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Open Data: What does it really mean for us?

Written by Marguerite Clarke, Account Manager at Sopra Steria

On Friday March 27th delegates from across Northern Ireland gathered in Belfast to participate in Digital Leaders Northern Ireland’s second Salon, to discuss Open Data and what it means for Northern Ireland.  Open Data is very topical in Northern Ireland as in February 2015 DFP Minister Simon Hamilton unveiled an Open Data Strategy.  This strategy contains the framework and principles by which the government aims to build capacity for delivering Open Data.

The Salon welcomed a good cross-section of attendees from across central government and the private sector, all enthusiastic about the topic and ready for a debate.

The first lead discussant was ‎Trevor Steenson, Digital Transformation Programme Director at DFPNI.  Trevor is passionate about the Digital transformation of government services.  He believes that opening up public sector data is the right thing to do in terms of transparency, accountability, efficiency and in driving economic growth through the innovative use of data.  He discussed how ‘Open by Default’ requires strong leadership in government to help drive a culture change to overcome the obstacles that have prevented government bodies from either implementing an Open Data strategy or ensuring its sustainability.

This sparked debate from the floor, we heard that governance is a barrier that needs to be overcome and an example of this in practice is when civil servants are reluctant to share data given they are open to scrutiny if they share poor quality data.  It was agreed Open by Default will result in improvements to the quality of government data.  Open Data can also increase government efficiency.  The Dutch Ministry of Education has published all of their education-related data online for re-use.   Since then, the number of questions they receive has dropped; reducing work-load and costs, and the remaining questions are now also easier for civil servants to answer because it is clear where the relevant data can be found.

The discussion moved on to procurement of IT systems and Open Data.  Previous public sector procurements have created barriers to Open Data and therefore processes need to be reformed to encourage Open Data.   In Northern Ireland, government procurement can assist to help Open Data become widespread across Northern Ireland by thinking about Open Data requirements when they are procuring IT systems.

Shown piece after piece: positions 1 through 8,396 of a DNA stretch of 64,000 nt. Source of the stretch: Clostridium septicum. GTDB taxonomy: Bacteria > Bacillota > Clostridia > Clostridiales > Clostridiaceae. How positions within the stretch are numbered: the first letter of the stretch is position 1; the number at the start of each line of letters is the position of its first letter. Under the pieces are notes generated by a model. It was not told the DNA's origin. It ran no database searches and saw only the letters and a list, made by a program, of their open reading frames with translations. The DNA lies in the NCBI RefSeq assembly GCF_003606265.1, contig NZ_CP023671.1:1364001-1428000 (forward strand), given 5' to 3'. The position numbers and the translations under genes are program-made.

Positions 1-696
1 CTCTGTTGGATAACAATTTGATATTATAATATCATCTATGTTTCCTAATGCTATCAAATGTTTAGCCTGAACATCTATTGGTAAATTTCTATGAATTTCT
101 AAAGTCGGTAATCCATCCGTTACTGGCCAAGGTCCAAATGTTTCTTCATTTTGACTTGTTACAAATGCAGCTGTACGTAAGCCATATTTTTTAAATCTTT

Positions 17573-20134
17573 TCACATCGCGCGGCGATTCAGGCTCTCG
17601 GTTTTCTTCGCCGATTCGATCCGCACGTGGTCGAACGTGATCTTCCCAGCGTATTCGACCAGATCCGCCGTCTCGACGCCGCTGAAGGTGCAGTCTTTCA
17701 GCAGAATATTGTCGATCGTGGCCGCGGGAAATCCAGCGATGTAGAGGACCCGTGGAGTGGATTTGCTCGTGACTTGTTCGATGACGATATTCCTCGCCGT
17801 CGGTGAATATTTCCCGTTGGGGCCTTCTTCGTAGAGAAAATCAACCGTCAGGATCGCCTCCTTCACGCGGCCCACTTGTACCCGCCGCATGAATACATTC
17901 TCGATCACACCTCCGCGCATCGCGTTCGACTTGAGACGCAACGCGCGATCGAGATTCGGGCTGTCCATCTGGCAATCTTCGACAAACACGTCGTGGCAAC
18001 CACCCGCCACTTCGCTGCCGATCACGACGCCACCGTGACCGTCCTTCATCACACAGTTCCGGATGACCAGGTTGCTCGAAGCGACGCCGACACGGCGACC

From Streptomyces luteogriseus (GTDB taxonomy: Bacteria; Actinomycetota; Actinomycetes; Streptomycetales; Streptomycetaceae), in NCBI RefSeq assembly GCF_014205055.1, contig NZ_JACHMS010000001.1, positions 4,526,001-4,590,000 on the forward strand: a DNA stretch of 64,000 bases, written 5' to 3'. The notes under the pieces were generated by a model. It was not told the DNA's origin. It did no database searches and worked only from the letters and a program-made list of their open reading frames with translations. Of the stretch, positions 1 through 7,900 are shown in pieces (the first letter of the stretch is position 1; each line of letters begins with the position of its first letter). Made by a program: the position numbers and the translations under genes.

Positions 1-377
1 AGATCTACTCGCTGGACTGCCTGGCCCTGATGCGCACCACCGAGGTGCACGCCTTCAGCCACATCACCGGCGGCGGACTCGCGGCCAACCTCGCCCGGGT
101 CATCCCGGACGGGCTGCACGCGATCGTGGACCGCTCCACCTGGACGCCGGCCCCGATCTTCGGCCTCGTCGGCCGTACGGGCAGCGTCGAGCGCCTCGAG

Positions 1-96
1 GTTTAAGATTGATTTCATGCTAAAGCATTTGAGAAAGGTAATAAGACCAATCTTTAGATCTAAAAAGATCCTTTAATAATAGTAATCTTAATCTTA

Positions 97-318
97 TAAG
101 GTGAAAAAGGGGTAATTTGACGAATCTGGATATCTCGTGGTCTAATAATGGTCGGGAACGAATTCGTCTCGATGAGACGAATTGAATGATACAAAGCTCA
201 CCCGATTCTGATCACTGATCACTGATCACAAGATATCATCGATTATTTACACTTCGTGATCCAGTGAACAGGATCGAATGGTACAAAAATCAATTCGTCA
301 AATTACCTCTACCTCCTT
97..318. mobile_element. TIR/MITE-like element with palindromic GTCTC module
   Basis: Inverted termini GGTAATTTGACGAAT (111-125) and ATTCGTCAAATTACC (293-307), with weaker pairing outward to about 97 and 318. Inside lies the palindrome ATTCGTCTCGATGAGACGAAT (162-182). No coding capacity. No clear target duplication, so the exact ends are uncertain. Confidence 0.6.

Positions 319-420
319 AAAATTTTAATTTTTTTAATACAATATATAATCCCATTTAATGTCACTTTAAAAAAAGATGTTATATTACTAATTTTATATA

Trevor is focused and passionate about making the Open Data strategy sustainable.  The government will have to demonstrate that it has led to efficiencies in service delivery, helped stimulate innovation and contributed to improving the economy.

The second lead discussant was Phil Young, an Open Data specialist from Sopra Steria.  Phil has helped his customers in Scotland with Open Data strategy development and recently developed a Point of View paper on Open Data delivery with local government.

His experience has shown that Open Data is an important resource that can be utilised by citizens, local communities and businesses in innovative and unexpected ways to deliver significant social and economic benefits.  Phil believes that opening up datasets appropriately favours transparency and can empower citizens and drive innovation.  For example, developers in several UK cities have used Open Data to map and chart local cycle accidents, providing cyclists with information to help them avoid potentially dangerous roads, and assisting local authorities to design safer highways.

In Scotland Phil sees the public sector and private sector working together on Open Data.  It was suggested from the floor that a hackathon day for Northern Ireland data would be a great way to get industry and the government working more on Open Data.   If a popular data set such as Geospatial was made available the data could be used by people to do new things that have not been done before which will help with innovation across public and private sectors and to encourage new commercial opportunities.  In Phil’s experience, hackathons, prizes and prototypes have been proven to work well within communities.

The general view point was that for the potential to be seized, data needs to be unlocked especially public data.  When the government open and share public data this will allow for better decision making internally which in turn will benefit the citizen.

The Salon closed with final thoughts from our lead discussants.  The main issues voiced were:

  • If data is made open, it can have huge potential benefits.
  • Government and Industry need to get involved to help drive the strategy to achieve successful outcomes.
  • In delivering the Open Data Strategy the NI government will face the same challenges that their counterparts across the world face and we have an opportunity to draw on the learning experiences especially those who have successfully implemented Open Data.

 

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